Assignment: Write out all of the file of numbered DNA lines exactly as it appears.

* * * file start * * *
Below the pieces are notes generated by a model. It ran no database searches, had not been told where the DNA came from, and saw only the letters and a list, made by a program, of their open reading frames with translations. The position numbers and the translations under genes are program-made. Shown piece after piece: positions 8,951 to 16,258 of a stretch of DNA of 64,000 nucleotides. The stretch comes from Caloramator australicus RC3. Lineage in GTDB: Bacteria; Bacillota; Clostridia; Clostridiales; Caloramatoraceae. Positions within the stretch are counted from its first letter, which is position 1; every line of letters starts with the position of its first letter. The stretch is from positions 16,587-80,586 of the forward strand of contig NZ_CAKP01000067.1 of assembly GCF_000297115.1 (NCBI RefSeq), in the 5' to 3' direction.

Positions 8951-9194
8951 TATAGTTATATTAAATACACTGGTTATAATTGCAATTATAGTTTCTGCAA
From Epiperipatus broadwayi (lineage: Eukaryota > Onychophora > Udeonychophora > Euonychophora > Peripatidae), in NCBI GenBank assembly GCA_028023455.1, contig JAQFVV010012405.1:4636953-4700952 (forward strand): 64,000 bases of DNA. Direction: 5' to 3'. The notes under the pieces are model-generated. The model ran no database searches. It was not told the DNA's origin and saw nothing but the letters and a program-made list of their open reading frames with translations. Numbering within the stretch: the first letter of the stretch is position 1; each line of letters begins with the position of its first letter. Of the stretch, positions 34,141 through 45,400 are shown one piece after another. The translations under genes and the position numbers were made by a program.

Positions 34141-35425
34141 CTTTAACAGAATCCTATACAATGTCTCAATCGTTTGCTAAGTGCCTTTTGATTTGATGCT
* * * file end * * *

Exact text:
Below the pieces are notes generated by a model. It ran no database searches, had not been told where the DNA came from, and saw only the letters and a list, made by a program, of their open reading frames with translations. The position numbers and the translations under genes are program-made. Shown piece after piece: positions 8,951 to 16,258 of a stretch of DNA of 64,000 nucleotides. The stretch comes from Caloramator australicus RC3. Lineage in GTDB: Bacteria; Bacillota; Clostridia; Clostridiales; Caloramatoraceae. Positions within the stretch are counted from its first letter, which is position 1; every line of letters starts with the position of its first letter. The stretch is from positions 16,587-80,586 of the forward strand of contig NZ_CAKP01000067.1 of assembly GCF_000297115.1 (NCBI RefSeq), in the 5' to 3' direction.

Positions 8951-9194
8951 TATAGTTATATTAAATACACTGGTTATAATTGCAATTATAGTTTCTGCAA
From Epiperipatus broadwayi (lineage: Eukaryota > Onychophora > Udeonychophora > Euonychophora > Peripatidae), in NCBI GenBank assembly GCA_028023455.1, contig JAQFVV010012405.1:4636953-4700952 (forward strand): 64,000 bases of DNA. Direction: 5' to 3'. The notes under the pieces are model-generated. The model ran no database searches. It was not told the DNA's origin and saw nothing but the letters and a program-made list of their open reading frames with translations. Numbering within the stretch: the first letter of the stretch is position 1; each line of letters begins with the position of its first letter. Of the stretch, positions 34,141 through 45,400 are shown one piece after another. The translations under genes and the position numbers were made by a program.

Positions 34141-35425
34141 CTTTAACAGAATCCTATACAATGTCTCAATCGTTTGCTAAGTGCCTTTTGATTTGATGCT